September 21, 2015
Venture capital (VC) isn’t exactly an industry that’s known for its diversity, but that’s changing. Over the last few years, newcomers have brought fresh voices, funding styles and perspectives to the VC space. Below are eight of the most promising venture capitalists (VCs) on the block. These impressive women and men joined the industry within the past several years and have already impacted it for the better.
Adam Quinton, Lucas Point Ventures
In 2013, Adam Quinton founded Lucas Point Ventures, an early-stage investment company that’s focused on supporting diverse management teams. Because he prefers to “focus away from the pattern recognition of the majority,” most of the companies in Quinton’s portfolio, including The Muse and VenueBook, have women founders or co-founders and CEOs.
Why he’s awesome: Quinton is an active publisher on LinkedIn, where he shares smart tips for new founders and his perspective on how to make the VC space more inclusive.
Anu Duggal, Female Founders Fund (F Cubed)
A lifelong entrepreneur and the creator of India’s first wine bar, Anu Duggal is the founding partner of F Cubed, an early-stage fund investing in female-founded technology companies. F Cubed is focused on providing exceptional talent with the funding, support and expertise needed to grow an idea into a successful company.
Why she’s awesome: Duggal has made it clear that F Cubed isn’t a feel-good initiative. She believes there’s significant money to be made from investing in women-led startups, and she continues to prove that with her F Cubed portfolio.
Fran Hauser, Rothenberg Ventures
A digital media veteran, Fran Hauser left her role as the president of digital for Time Inc.’s Style and Entertainment Group to join Rothenberg Ventures as partner in 2014. At her current gig, Hauser gets to pursue her passion for building companies and has invested primarily in digital media and e-commerce startups including HelloGiggles, Wanelo and Blake Lively's Preserve.
Why she’s awesome: Hauser is the subject of a Harvard Business School case study. She recently stepped foot on the HBS campus, where she got to present her story and watch students debate her decision to join Rothenberg Ventures. She also speaks and writes frequently about the importance of diversifying the startup and VC landscape.
Jenny Lefcourt, Freestyle Capital
Back in 1998, Jenny Lefcourt had the idea for WeddingChannel.com, an online registry platform that she successfully grew and then sold to The Knot in 2006. A few years later, she sold Bella Pictures, a wedding photography company. Today, she’s a partner at Freestyle Capital, where she has the opportunity to invest in and advise in early-stage technology companies, including Narvar and Nestio.
Why she’s awesome: According to TechCrunch, when Lefcourt dropped out of Stanford Business School to found WeddingChannel, she got this feedback from a well-known VC: “I see the pretty girls. Beyond the pretty girls, what do you have for me?” Her response was to laugh it off.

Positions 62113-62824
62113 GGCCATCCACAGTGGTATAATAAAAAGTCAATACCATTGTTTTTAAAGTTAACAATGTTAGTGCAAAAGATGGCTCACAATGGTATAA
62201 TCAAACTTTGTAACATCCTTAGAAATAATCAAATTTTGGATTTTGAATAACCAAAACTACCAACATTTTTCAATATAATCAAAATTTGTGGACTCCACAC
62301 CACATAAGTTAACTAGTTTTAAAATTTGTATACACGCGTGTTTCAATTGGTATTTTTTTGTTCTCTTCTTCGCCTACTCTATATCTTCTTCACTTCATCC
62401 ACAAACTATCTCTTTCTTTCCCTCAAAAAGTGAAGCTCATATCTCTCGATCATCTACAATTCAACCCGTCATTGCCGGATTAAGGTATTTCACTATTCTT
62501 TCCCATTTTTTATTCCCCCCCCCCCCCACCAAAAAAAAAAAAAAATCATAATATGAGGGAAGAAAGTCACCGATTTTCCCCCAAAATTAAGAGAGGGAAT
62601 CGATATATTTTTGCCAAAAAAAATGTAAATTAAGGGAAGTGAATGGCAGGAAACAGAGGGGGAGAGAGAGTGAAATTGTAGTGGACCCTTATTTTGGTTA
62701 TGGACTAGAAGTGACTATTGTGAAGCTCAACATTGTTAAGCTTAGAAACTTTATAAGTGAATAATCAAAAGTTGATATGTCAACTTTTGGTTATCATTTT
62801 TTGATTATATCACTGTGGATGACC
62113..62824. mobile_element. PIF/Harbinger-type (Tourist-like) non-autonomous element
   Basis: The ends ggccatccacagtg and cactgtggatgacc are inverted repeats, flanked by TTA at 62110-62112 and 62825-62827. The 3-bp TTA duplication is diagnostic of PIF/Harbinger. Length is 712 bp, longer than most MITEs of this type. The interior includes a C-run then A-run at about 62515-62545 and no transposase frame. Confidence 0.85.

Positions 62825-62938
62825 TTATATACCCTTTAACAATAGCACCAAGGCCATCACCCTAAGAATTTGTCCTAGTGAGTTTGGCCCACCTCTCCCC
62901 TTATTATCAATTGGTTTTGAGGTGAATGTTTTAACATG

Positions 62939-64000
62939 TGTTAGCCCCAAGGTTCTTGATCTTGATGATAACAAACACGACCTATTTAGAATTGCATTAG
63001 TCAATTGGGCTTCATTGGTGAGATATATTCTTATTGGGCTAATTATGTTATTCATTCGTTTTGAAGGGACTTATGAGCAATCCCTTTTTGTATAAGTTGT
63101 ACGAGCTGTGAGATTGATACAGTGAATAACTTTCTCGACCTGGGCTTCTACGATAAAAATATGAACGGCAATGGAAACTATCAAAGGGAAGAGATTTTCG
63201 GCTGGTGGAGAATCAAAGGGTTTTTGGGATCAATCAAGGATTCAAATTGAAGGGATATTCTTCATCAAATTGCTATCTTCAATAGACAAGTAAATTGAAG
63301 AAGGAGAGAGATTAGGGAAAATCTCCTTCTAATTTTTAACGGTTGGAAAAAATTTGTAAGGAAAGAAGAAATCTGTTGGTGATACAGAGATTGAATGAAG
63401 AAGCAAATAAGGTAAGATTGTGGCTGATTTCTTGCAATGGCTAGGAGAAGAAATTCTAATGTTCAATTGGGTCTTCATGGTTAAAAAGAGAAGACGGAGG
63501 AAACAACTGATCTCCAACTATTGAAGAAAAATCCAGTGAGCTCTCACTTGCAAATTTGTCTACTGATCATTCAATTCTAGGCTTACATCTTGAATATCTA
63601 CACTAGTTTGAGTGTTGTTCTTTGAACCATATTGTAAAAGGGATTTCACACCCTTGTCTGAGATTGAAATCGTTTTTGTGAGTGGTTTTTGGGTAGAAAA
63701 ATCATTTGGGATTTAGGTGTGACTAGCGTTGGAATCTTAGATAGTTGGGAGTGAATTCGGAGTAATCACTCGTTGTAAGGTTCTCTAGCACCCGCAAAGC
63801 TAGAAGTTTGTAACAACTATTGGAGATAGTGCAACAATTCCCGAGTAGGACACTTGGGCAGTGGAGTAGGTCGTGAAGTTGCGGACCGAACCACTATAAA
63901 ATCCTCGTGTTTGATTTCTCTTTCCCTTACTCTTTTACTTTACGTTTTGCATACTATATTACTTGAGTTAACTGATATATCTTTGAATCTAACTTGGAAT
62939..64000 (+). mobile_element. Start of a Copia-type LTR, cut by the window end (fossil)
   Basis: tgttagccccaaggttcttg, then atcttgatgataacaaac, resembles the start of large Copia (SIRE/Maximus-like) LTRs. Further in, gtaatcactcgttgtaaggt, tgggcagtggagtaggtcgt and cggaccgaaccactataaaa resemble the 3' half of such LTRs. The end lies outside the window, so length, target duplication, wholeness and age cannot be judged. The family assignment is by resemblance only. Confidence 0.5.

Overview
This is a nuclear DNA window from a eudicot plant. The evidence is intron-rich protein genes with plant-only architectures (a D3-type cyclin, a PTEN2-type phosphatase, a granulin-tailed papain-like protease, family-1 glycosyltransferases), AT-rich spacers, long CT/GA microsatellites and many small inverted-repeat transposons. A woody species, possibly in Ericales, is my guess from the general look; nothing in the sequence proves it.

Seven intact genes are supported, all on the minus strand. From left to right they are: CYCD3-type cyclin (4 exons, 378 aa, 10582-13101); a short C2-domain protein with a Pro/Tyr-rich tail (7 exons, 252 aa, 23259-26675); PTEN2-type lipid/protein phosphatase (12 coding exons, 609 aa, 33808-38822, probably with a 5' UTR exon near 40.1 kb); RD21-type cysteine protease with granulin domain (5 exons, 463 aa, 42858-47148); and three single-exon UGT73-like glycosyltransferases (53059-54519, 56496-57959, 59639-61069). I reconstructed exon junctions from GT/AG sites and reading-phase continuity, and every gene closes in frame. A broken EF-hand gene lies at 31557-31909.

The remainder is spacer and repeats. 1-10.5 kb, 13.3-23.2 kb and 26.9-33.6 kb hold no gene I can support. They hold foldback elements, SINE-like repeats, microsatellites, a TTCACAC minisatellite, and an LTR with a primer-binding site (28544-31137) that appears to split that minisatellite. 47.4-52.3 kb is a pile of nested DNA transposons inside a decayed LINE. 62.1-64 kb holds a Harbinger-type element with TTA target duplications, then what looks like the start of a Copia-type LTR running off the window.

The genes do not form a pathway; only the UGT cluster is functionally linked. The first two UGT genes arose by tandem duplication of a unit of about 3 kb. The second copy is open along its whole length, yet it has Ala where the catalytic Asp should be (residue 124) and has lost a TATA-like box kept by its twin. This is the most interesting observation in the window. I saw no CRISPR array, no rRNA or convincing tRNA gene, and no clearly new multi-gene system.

Martin A. Nisenholtz, FirstMark Capital
In 2011, when Martin Nisenholtz stepped down as the The New York Times’ head of digital, the big question was what he would do next. Since then, he’s taught at universities, joined corporate boards and, in 2014, became a venture partner at FirstMark Capital. At FirstMark, Nisenholtz uses his digital acumen to advise the firm on its investments in early-stage technology companies.
Why he’s awesome: According to Harvard’s Nieman Journalism Lab, Nisenholtz “helped form the internet we know today.” That’s a big deal, and certainly the type of guy that you want evaluating your portfolio.
Nnamdi Okike, 645 Ventures
Nnamdi Okike spent years working within the venture capital ecosystem before founding 645 Venures with partner Aaron Holiday in 2014. 645 Ventures’ investment areas include e-commerce, data analytics, online marketplace and software-as-a-service. Okike is focused on identifying founders in large nascent markets, and his portfolio includes companies like Iterable and Loverly.
Why he’s awesome: In addition to supporting women and minority entrepreneurs, Okie is also seeking to assemble an investment team that reflects the diversity of these founders.
Sarah Kunst, Future Perfect Ventures
Named one of Business Insider’s 30 under 30, Sarah Kunst is keeping quite busy these days. In addition to writing for Entrepreneur and The Daily Best, and serving as an editor for Marie Claire, Kunst is also a venture partner at Future Perfect Ventures. Founded by Jalak Jobanputra, Future Perfect Ventures is an early-stage fund that partners with entrepreneurs who are humanizing data.
Why she’s awesome: Kunst recently founded the Female Investors Opportunities List, a Google Group that’s focused on getting women investors more media and speaking opportunities.
Susan Lyne, BBG Ventures at AOL
After serving of CEO of AOL’s Brand Group, Lyne shifted gears in fall 2014 when she took the helm of the company’s new venture fund, which invests in early-stage women-led technology companies like Guildery. Called Built By Girls (BBG) Ventures, the new fund allows Lyne to explore her passion for investing while helping to increase the number of women-led companies receiving venture funding.
Why she’s awesome: In addition to AOL, Lyne’s held leadership positions at Gilt Groupe, Martha Steward Living Omnimedia, ABC Entertainment, Premiere and the Village Voice. That’s quite a resume, and it’s given Lyne an unparalleled understanding of how women consumers interact with media and technology.
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